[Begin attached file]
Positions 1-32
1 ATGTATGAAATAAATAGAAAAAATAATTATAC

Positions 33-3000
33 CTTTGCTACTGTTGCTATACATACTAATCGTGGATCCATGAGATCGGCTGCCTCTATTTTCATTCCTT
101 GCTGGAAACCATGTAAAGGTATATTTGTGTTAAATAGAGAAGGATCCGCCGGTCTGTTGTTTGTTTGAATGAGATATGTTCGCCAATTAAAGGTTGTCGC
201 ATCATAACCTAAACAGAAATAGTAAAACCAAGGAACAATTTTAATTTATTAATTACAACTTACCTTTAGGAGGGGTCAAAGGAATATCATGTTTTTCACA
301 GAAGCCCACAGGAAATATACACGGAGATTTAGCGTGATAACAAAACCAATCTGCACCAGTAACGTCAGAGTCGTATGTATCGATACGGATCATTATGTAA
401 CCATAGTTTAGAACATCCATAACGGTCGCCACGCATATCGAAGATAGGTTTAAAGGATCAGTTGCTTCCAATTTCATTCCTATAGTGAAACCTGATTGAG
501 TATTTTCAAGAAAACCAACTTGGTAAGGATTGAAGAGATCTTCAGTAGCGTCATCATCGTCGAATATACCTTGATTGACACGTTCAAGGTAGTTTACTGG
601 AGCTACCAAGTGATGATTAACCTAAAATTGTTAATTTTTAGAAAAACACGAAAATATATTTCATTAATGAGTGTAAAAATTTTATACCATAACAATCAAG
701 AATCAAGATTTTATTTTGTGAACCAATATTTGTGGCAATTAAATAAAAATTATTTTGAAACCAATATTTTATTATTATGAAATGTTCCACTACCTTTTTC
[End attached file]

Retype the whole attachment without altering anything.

Positions 1-32
1 ATGTATGAAATAAATAGAAAAAATAATTATAC

Positions 33-3000
33 CTTTGCTACTGTTGCTATACATACTAATCGTGGATCCATGAGATCGGCTGCCTCTATTTTCATTCCTT
101 GCTGGAAACCATGTAAAGGTATATTTGTGTTAAATAGAGAAGGATCCGCCGGTCTGTTGTTTGTTTGAATGAGATATGTTCGCCAATTAAAGGTTGTCGC
201 ATCATAACCTAAACAGAAATAGTAAAACCAAGGAACAATTTTAATTTATTAATTACAACTTACCTTTAGGAGGGGTCAAAGGAATATCATGTTTTTCACA
301 GAAGCCCACAGGAAATATACACGGAGATTTAGCGTGATAACAAAACCAATCTGCACCAGTAACGTCAGAGTCGTATGTATCGATACGGATCATTATGTAA
401 CCATAGTTTAGAACATCCATAACGGTCGCCACGCATATCGAAGATAGGTTTAAAGGATCAGTTGCTTCCAATTTCATTCCTATAGTGAAACCTGATTGAG
501 TATTTTCAAGAAAACCAACTTGGTAAGGATTGAAGAGATCTTCAGTAGCGTCATCATCGTCGAATATACCTTGATTGACACGTTCAAGGTAGTTTACTGG
601 AGCTACCAAGTGATGATTAACCTAAAATTGTTAATTTTTAGAAAAACACGAAAATATATTTCATTAATGAGTGTAAAAATTTTATACCATAACAATCAAG
701 AATCAAGATTTTATTTTGTGAACCAATATTTGTGGCAATTAAATAAAAATTATTTTGAAACCAATATTTTATTATTATGAAATGTTCCACTACCTTTTTC